MY abiding memory of this show, was Bruford tinkering around on the top of the kit. Maybe I was used to White's rock drumming, but Bill never seemed to give it some welly. I recall getting more and more annoyed, and almost screamed 'Kick It!'
Good gig though, and as we waited for the tube home, some guy who had been at the gig, had recorded it, and was playing some of it back.
Thursday, April 4, 2013 7:28 AM
After a last-minute decision to see the previous night’s concert, which I viewed somewhat forensically from an acute angle to the stage in the balcony, tonight I could sink into the ABWH experience in a different way. Accompanied by my then partner (by no means a Yes fan, but not at all unappreciative), I found myself at the front of the rear stalls in a central position.
The mix was far better than the one I had experienced on 28th October, I knew the set list by now, and I’d already satiated my curiosity about the kind of arrangements and instrumentation the band would use. The technicalities aside, this was a chance simply to sit back and let the music envelop me. It worked a treat. From the moment the mesmerising finale to Benjamin Britten’s showpiece ‘A Young Person’s Guide to the Orchestra’ started up, I found myself entranced and absorbed.
The sound world created by ABWH is certainly very different to the Yes sound of the late ’70s. It is bright, crisp and full-spectrum resonant – the outcome of a powerful combination of Bruford’s electronic drums, Levin’s liquid bass, the sheen of Wakeman’s keyboards (he also had a minimoog on stage, but didn’t use it) Howe’s filigree guitar lines and Anderson’s high, mellifluous voice, together with additional texture provided by McDonald and Colbeck.
The ’70s Yes spirit was very much alive this evening, but in a new aural context. The different line-up and approach, combined with new material and a fresh take on the ’70s classics meant that we were in musical territory that did not simply owe its impact to nostalgia – even if the demographic and response of the audience strongly suggested that it was ‘the old numbers’ most had come to hear… the Achilles’ heel of some ‘progressive’ rock aficionados.
Bill Bruford subsequently lamented that, following their eponymous first album, Anderson Bruford Wakeman Howe could have taken their musical agenda forward more imaginatively, but missed the glimpse of opportunity and were never able to recover it, due to that “power play machine / cutting our musical solidarity” about which Anderson had ironically penned his verse on ‘Themes’. Given the nature of the industry ABWH were enmeshed in, it was never going to be, sadly.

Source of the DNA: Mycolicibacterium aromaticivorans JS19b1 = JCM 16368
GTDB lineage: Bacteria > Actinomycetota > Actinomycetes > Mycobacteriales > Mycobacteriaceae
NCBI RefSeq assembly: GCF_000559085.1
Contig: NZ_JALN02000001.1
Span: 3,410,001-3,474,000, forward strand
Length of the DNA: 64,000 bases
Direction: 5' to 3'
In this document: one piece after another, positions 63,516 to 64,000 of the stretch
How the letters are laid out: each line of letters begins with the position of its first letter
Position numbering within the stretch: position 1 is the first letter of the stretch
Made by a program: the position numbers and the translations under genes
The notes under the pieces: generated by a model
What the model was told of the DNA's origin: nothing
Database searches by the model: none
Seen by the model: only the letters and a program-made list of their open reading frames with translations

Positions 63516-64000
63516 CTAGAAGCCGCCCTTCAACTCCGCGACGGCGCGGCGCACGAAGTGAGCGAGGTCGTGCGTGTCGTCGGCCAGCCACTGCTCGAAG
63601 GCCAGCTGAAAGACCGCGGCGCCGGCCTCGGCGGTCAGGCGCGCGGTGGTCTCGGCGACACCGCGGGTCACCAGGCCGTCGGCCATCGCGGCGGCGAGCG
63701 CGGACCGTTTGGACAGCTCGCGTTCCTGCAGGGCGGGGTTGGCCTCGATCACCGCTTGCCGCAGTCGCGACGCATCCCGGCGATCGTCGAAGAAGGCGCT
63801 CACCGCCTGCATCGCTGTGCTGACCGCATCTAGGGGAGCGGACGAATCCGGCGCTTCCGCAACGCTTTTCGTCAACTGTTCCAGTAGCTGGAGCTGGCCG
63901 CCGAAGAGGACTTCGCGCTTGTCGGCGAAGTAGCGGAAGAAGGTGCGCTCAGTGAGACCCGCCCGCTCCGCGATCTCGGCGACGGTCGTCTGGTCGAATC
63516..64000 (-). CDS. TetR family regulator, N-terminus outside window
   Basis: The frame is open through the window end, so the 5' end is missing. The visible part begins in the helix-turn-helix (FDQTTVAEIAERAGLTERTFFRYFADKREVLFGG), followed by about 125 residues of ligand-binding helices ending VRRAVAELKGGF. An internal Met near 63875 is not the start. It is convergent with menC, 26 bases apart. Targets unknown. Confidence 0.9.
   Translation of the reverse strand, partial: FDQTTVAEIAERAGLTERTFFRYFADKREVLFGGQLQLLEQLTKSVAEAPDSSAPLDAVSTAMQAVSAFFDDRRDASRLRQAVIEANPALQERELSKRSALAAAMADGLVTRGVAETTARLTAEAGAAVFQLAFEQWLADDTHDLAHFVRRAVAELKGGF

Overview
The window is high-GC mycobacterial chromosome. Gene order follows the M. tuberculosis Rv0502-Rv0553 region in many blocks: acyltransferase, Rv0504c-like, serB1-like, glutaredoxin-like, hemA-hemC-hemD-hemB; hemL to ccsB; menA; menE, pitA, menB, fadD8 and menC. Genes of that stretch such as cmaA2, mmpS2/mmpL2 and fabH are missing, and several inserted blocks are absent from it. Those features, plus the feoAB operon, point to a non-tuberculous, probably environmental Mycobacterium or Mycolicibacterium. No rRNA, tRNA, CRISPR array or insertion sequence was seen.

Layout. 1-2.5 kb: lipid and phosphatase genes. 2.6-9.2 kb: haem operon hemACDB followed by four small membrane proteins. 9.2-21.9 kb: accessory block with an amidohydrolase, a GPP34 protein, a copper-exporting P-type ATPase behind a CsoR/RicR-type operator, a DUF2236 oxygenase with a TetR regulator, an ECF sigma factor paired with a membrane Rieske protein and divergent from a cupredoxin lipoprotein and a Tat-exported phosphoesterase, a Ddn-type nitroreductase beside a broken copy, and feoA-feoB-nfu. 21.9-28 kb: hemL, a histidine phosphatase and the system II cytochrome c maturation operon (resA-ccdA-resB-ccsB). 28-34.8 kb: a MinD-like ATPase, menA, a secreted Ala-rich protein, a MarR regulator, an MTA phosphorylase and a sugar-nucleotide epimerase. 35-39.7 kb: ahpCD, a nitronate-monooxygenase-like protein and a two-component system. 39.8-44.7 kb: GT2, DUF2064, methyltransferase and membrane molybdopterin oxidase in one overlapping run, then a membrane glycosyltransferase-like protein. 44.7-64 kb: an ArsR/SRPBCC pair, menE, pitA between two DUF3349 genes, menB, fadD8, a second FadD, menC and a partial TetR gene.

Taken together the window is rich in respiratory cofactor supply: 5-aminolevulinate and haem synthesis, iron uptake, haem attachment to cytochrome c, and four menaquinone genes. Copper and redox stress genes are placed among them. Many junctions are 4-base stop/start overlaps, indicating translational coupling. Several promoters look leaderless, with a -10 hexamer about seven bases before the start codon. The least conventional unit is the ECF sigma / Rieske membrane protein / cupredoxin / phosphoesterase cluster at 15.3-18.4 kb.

I was in town from Australia, with Yes only having visited once in the early 70's. Thought I'd go along and see if the "old boys" were still any good. Purchased tickets 10 rows from the front the day before the concert. Well, I have never been so astounded at a concert, before or since. These guys were just totally brilliant professional musicians. There was a fair bit of grey hair in the audience and they were completely entertained with older Yes classics and new stuff from the ABWH album. Wakeman on the keyboards was a sight to behold and Steve Howe played so many stringed instruments with such precision that it took my breath away. One of life's truly great experiences.
A Friend and I flew over from Philly to see this show. It was an incredible experience seeing them at Wembly! I just can't believe how long ago it was. We did get a backstage pass and got to meet the guys after the show. We also got to see Jon again as he was leaving in his Limo with his wife. People we reaching in with items to sign and I said 'great show'. He looked suprised, I guess because of my accent (to him).